MARAWI CITY • The general leading an offensive against pro-ISIS militants in a southern Philippine town has been relieved of his command, an army spokesman said yesterday, the 11th day of the country's biggest security crisis in years.
The removal of Brigadier-General Nixon Fortes as commander of the army brigade in Marawi City and his replacement by his deputy, Colonel Generoso Ponio, was not related to the battle that has raged in the city, said the spokesman.
Asked if the course of the conflict was the reason for Brig-Gen Fortes' replacement, the army spokesman, Lieutenant-Colonel Ray Tiongson, said: "That's not the reason."
Brig-Gen Fortes became commander of the 103rd Brigade in January and oversaw a series of operations to disrupt the Maute, a group that swore allegiance to the Islamic State in Iraq and Syria and later laid siege to Marawi City.
A military source, speaking on condition of anonymity, said Brig-Gen Fortes was dismissed because not all his forces were in the city when the rebels began their rampage, even though military intelligence indicated that Islamist militants, including foreign fighters, were amassing there.
The source said some of Brig-Gen Fortes' forces were busy fighting a small band of communist insurgents in a nearby town when some 400 militants overran Marawi City on May 23, after a botched military raid to capture their leader Isnilon Hapilon.
Thirty-nine members of the security forces have been killed in the Marawi City battles, as well as 19 civilians and 120 rebel fighters.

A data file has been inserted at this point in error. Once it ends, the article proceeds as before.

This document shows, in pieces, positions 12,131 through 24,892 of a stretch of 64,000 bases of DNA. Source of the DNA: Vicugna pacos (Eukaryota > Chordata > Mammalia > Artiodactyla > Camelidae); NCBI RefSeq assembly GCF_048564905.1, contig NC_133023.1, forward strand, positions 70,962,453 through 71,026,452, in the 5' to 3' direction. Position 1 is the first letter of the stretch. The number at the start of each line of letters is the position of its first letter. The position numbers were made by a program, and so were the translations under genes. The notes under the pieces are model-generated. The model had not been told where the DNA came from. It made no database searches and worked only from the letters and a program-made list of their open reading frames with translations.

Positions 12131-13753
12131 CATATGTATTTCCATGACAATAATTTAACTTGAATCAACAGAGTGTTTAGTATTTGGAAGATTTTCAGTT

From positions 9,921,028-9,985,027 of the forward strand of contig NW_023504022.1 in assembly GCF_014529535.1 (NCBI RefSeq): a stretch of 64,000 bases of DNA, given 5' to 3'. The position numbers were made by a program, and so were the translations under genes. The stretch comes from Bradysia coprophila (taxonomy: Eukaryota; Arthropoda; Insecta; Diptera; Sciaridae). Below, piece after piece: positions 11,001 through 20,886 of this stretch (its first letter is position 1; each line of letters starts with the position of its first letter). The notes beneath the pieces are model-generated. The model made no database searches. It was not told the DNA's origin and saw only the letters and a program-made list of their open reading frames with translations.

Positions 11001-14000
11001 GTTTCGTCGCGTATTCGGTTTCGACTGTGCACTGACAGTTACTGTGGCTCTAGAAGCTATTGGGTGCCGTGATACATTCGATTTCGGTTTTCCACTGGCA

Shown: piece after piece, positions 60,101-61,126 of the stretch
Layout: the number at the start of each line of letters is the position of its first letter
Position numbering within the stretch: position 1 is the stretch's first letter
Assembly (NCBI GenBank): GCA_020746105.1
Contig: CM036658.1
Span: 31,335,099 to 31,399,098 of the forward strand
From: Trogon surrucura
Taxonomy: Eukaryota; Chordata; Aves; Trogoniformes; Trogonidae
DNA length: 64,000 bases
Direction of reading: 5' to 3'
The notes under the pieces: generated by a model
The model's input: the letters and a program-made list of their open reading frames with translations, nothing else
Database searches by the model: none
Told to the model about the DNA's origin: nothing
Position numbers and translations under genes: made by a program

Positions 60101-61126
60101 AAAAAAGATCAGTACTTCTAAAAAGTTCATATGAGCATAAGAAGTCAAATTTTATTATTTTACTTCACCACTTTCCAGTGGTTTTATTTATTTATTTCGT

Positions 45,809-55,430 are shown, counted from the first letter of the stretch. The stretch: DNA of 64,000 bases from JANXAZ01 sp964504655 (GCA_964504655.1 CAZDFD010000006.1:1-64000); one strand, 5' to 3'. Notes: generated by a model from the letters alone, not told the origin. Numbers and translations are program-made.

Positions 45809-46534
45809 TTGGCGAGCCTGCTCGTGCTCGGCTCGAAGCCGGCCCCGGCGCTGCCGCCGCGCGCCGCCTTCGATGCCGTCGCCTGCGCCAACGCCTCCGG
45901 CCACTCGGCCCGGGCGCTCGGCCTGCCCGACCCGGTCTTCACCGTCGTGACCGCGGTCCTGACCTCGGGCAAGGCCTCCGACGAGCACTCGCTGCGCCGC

A military source... said Brigadier-General Nixon Fortes was dismissed because not all his forces were in the city when the rebels began their rampage, even though military intelligence had indicated that Islamist militants, including foreign fighters, were amassing there.
Yesterday, Philippine planes dropped bombs and helicopters delivered rockets on militants' fortified positions. Several buildings were also set alight as the military tried to flush out about 100 fighters to meet a deadline set by Defence Secretary Delfin Lorenzana to re-take the city of 200,000 people by the end of the day.
"I don't think we can meet the deadline to completely free Marawi of every single armed element on every street," military spokesman Restituto Padilla told reporters. "We're working and doing our best to accomplish this mission."
Brig-Gen Padilla said operations were slow because militants had taken civilians as hostages, and were using women and children as human shields in fortified commercial buildings in the city centre.
Yesterday, two OV-10 close-air support aircraft resumed bomb runs, circling the city and diving steeply before dropping their ordnance. On Wednesday, smaller SF-260 planes accidentally dropped a payload on ground troops, killing 10 and wounding seven. The military said it was an accident of the sort that sometimes happens in the "fog of war".
While civilians are endangered by the air strikes, the military believes that the hits are essential to a quick victory, with at least 2,000 people trapped by the fighting and fast running out of food and water.
Militant snipers on top of buildings have forced the military to rely on air power, said Lt-Col Jo-Ar Herrera, the military's spokesman in Marawi, on Thursday. "A sniper on a building can pin down all the troops, so one way to neutralise that is to use precision air strikes."
Yesterday, the International Committee of the Red Cross (ICRC) raised the problem of decomposing bodies, noting that only 19 bodies have been recovered since the conflict began. "There are a lot of dogs hunting around town. They are starving. They are eating the bodies," said ICRC's Mindanao sub-delegation head Roberto Petronio. "We warned the authorities that there is a risk of an outbreak of rabies."